The Obama administration has called on Congress to limit the amount of time students spend on testing as it reauthorizes the federal legislation governing the nation’s public elementary and secondary schools. Specifically, they called for a cap at two percent of instructional time.
President Obama says that he believes smart, strategic tests can help us measure student progress. He says these tests should meet three basic principles:
- Only take tests that are worth taking
- Tests should enhance teaching and learning
- Tests should give us an all-around look at how our students and schools are doing.”
Arne Duncan, Secretary of Education who is resigning in December to be replaced by John King, said he still supports annual testing. He is also quoted as saying,
“But I can’t tell you how many conversations I’m in with educators who are understandably stressed and concerned about an overemphasis on testing in some places and how much time testing and test prep are taking from instruction.”
The Badass Teachers Association released a statement on this matter in which they share that they are reluctantly pleased with the announcement.
Diane Ravitch calls it a classic case of too little, too late. She goes on to say that the Obama administration
“cannot be absolved for the damage they have done to American education by issuing a press release.”
I am also reluctantly pleased to hear this administration ask Congress to reduce the amount of time students spend taking tests in school. It could be a step in the right direction, but I have some concerns.
First, everything that I heard President Obama say is common knowledge. Educators have known how to strategically use tests for years. Educators want to assess their students in order to better understand how to help them grow. Parents want teachers to have information about how to help their children improve academically. The use of tests to measure progress has never been controversial until this administration pushed out Race to the Top which called for teacher evaluations to be significantly based on student test score data. So why, after all these years, are we just now getting this kind of call to action from the White House? Does this have anything to do with Arne Duncan’s resignation?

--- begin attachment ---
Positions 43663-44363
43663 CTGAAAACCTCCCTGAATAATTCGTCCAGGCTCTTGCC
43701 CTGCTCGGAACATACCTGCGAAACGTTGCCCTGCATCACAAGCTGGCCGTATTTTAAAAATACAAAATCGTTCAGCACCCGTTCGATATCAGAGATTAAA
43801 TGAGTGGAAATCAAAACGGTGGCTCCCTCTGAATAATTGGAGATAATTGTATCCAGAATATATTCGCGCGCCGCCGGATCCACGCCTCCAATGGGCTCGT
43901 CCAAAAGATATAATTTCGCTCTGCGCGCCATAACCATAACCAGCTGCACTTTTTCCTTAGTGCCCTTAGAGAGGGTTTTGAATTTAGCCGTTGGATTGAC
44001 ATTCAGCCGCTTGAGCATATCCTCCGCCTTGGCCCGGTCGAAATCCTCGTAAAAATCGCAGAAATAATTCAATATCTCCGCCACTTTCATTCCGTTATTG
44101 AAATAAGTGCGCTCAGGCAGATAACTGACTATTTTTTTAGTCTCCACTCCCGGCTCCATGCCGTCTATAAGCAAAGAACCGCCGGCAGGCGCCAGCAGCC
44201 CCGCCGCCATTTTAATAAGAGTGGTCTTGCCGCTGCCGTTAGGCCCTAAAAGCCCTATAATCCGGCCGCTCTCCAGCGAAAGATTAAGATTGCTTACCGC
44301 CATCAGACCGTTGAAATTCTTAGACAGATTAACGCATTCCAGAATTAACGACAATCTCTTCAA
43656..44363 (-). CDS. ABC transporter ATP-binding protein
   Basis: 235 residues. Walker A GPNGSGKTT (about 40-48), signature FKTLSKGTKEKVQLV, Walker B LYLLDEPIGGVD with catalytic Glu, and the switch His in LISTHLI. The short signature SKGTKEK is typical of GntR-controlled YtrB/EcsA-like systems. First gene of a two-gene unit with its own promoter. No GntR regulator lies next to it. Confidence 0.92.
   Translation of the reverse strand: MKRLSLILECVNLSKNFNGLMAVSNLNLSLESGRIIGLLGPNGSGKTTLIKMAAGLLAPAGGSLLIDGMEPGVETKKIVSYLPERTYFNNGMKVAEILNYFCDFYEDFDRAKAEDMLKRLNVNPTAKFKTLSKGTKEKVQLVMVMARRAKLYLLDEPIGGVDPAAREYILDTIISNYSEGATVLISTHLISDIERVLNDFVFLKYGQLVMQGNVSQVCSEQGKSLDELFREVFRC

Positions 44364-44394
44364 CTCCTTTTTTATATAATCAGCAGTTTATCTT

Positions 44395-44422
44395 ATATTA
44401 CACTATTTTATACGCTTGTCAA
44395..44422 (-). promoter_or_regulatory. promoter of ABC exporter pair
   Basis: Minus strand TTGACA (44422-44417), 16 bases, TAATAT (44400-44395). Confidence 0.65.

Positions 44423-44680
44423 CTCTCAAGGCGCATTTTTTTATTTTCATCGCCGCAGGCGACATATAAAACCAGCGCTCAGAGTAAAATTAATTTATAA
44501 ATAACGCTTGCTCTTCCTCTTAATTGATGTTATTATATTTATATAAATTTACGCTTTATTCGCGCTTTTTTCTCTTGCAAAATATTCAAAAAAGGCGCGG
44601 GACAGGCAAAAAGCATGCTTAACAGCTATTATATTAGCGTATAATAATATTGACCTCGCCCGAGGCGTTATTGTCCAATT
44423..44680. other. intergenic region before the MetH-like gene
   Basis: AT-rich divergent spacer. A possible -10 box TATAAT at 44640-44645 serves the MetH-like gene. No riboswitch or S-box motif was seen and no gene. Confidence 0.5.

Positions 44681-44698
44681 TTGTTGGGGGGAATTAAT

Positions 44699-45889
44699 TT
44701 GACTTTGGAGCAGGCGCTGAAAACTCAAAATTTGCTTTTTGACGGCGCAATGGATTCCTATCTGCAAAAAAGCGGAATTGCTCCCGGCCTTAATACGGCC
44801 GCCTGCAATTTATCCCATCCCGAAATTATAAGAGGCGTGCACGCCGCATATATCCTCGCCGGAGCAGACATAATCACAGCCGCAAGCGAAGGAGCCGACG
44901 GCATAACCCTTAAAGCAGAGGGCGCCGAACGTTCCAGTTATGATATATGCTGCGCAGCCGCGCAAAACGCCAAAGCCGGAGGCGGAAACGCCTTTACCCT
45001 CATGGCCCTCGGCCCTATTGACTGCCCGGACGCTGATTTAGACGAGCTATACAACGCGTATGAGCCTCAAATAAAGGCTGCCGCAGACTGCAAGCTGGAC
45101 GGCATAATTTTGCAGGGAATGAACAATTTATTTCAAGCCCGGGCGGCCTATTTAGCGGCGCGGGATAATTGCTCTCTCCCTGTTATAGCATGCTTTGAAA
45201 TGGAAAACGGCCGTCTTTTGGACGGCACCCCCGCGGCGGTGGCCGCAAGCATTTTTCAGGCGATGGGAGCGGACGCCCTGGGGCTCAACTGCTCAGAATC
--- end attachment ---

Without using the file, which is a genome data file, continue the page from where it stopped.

On the matter of Duncan’s resignation, President Obama appointed a man to replace him that is notorious for pushing corporate reforms that lead to the privatization of public schools. I am unsure how he can support corporate reforms by way of appointing a man like John King to be the Secretary of Education one minute and the next minute call for a cap on one of the biggest corporate reforms of them all: testing.
At first it was unclear to me whether President Obama meant the actual, official assessments should be capped at two-percent of instructional time or if he meant to include test prep in that cap. Let’s do a little math. If each school day consists of 355 minutes of instructional time and there are 180 days in the school year, students spend about 63,900 minutes receiving instruction during the school year. Two percent of 63,900 is 1,278 which is about twenty-one hours. So, the President must not be talking about test prep. He must mean the actual, official assessments. Twenty-one hours of actual, official test taking is not a significant decrease. If these scores are still tied to school ratings and teacher evaluations at such a high level, then excessive test prep will not end. President Obama’s appointing of John King as Secretary of Education and Arne Duncan’s admission that he still believes in annual testing lead me to believe they have no intention of killing the high stakes of current accountability (testing) models.
Conversely, if the President were to try to cap the amount of time students spend prepping for the tests, student test scores might actually go down. This would give the corporate reform movement more fuel since the more schools appear to be failing the more privatization measures can be implemented. A school currently rated B or Successful that is required to immediately adhere to a cap on test prepping would most likely end up being rated as a D or F after the next round of accountability testing. The next thing you know, charters will be opening left and right. The model for privatization has not changed. It is: defund, create the perception of failure (erode public faith), privatize. Is there a better way to create the perception of failure than making test scores and accountability ratings drop? I’m just speculating at this point, but it is something on which we should keep our weary eyes.
Finally, is this administration trying to swoop in to be the hero of public schools? Clearly parents are growing more and more dissatisfied with the testing regime in this country. Teachers and their unions have been calling for an end to so much testing for quite a while. This fluffy call for a cap should not cause us to forget where this all came from, for what reasons it was implemented, and that we cannot let down our guard. We the People have to be the guardians of our public schools.
Again, I say, it is time to wake up and stand up. Pay attention. I will help you by continuing to write and post here. I will most certainly be following up on this turn of events as more information is released.
Amanda Koonlaba is an elementary art teacher in Tupelo, MS. She is a contributor to MSEdBlog. Her views are her own and do not represent the views of any other entity.